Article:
Date of Award

Summer 6-29-2010

Degree Type

Dissertation

Degree Name

Doctor of Philosophy (PhD)

Department

Psychology

First Advisor

Diana L. Robins

Second Advisor

Page Anderson

Third Advisor

Lisa Armistead

Fourth Advisor

Chris Henrich

Fifth Advisor

Erin McClure-Tone

Abstract

Separation anxiety disorder (SAD) is rarely considered in adults presenting with anxious symptomatology, but a growing body of evidence suggests that its symptoms are experienced by a significant number of adults. Early parent-child relationships are an especially important area of study for understanding SAD. Moreover, the attachment style that is formed through early parent-child interactions may serve as a mediator to later expression of symptoms of adult separation anxiety (ASA). Studying the early parent-child relationship and perceived parenting styles in conjunction with individual attachment styles will allow for a more systemic approach to understanding potential risk factors for the development of ASA. Young adult college students may be particularly vulnerable to ASA as they transition into college and away from primary caregivers. This study investigates a mediational model with individual attachment style serving as a mediator between perceived early parenting styles and symptoms of ASA in 170 first-year college students between the ages of 18-20. As anticipated a large percent of the sample endorsed clinically significant levels of symptoms of ASA (47%). In addition, results utilizing bootstrapping analyses demonstrated that a perceived indifferent parenting style had an indirect effect on symptoms of ASA, with the effect occurring through an anxious attachment style. Support for the mediation model was obtained when statistically controlling for perceived parenting styles of overcontrol and abuse as well as confounding variables including age, sex, number of different families lived with and emotionality domains of temperament (distress, anger, and fearfulness). Highlighting the role of perceived parenting styles and attachment styles in the development of symptoms of ASA will serve to establish potential family-based interventions and help in the development of prevention programs. Examining symptoms of ASA in young adult college students may result in the development of university-based psycho-educational programs to help these students master a challenging transitional period. This study is one of the first to explore a model that can help to explain the developmental trajectory of symptoms of ASA. Future studies are encouraged to consider symptoms of ASA when investigating anxious symptomatology in adult populations.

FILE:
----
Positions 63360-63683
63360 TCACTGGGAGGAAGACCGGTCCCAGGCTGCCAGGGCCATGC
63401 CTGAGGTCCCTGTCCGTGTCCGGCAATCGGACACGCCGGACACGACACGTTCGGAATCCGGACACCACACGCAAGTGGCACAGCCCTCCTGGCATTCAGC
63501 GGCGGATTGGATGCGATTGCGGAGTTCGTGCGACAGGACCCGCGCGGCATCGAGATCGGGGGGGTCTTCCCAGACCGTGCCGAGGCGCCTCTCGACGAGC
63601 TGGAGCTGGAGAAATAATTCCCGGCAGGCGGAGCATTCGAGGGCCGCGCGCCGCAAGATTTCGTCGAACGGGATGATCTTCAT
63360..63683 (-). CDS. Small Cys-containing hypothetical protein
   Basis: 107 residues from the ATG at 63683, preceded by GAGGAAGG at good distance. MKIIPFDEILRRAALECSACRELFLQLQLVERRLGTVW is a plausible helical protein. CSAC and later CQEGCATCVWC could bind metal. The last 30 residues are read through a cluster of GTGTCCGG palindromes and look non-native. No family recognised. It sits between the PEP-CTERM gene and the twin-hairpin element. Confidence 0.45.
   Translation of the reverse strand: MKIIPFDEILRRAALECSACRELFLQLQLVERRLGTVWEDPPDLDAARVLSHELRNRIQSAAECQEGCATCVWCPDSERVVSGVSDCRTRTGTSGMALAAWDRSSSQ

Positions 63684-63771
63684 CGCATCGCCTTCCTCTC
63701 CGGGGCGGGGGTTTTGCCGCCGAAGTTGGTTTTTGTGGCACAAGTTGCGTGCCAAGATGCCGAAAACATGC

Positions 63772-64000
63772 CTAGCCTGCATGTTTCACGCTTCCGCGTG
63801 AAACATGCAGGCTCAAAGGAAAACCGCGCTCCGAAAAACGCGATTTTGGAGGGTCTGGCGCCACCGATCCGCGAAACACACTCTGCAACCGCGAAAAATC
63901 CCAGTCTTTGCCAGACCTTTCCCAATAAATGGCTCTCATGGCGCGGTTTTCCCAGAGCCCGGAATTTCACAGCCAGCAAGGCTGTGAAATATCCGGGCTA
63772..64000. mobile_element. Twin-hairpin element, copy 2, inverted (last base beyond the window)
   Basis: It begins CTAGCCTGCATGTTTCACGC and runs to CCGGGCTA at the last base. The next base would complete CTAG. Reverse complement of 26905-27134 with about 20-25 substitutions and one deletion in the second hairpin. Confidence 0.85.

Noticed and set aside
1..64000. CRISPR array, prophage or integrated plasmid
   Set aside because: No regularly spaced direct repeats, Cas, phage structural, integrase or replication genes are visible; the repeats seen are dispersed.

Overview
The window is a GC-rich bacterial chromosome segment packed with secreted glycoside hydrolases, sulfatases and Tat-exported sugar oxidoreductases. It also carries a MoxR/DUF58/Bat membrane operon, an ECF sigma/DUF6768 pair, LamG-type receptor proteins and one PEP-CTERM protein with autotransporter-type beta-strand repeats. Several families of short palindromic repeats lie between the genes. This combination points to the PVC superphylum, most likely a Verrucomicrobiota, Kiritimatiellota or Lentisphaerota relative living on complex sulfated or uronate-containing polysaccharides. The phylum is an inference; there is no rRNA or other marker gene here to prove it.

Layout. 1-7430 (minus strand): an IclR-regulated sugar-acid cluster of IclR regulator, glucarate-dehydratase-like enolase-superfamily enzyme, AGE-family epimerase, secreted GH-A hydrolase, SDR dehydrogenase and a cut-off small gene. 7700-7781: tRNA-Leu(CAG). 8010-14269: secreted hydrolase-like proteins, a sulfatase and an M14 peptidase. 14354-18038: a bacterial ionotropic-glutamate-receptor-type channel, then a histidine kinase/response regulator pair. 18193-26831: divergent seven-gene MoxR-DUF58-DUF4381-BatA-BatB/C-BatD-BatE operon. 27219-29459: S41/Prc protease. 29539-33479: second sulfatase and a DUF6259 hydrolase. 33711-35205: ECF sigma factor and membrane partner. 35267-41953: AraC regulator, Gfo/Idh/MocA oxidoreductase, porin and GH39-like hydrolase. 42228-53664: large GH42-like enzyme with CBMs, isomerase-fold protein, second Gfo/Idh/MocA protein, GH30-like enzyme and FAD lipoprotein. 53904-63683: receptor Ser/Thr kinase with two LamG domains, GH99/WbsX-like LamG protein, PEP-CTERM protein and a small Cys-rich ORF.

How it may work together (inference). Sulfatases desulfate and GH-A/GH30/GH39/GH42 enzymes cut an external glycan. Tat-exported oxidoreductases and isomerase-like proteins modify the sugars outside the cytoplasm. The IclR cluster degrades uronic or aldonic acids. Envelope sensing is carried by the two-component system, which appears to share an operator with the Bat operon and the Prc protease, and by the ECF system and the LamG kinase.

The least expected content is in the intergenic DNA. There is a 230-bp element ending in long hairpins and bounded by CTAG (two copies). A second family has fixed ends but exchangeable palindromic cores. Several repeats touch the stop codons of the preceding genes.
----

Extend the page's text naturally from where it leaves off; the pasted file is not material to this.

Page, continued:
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Psychology Commons

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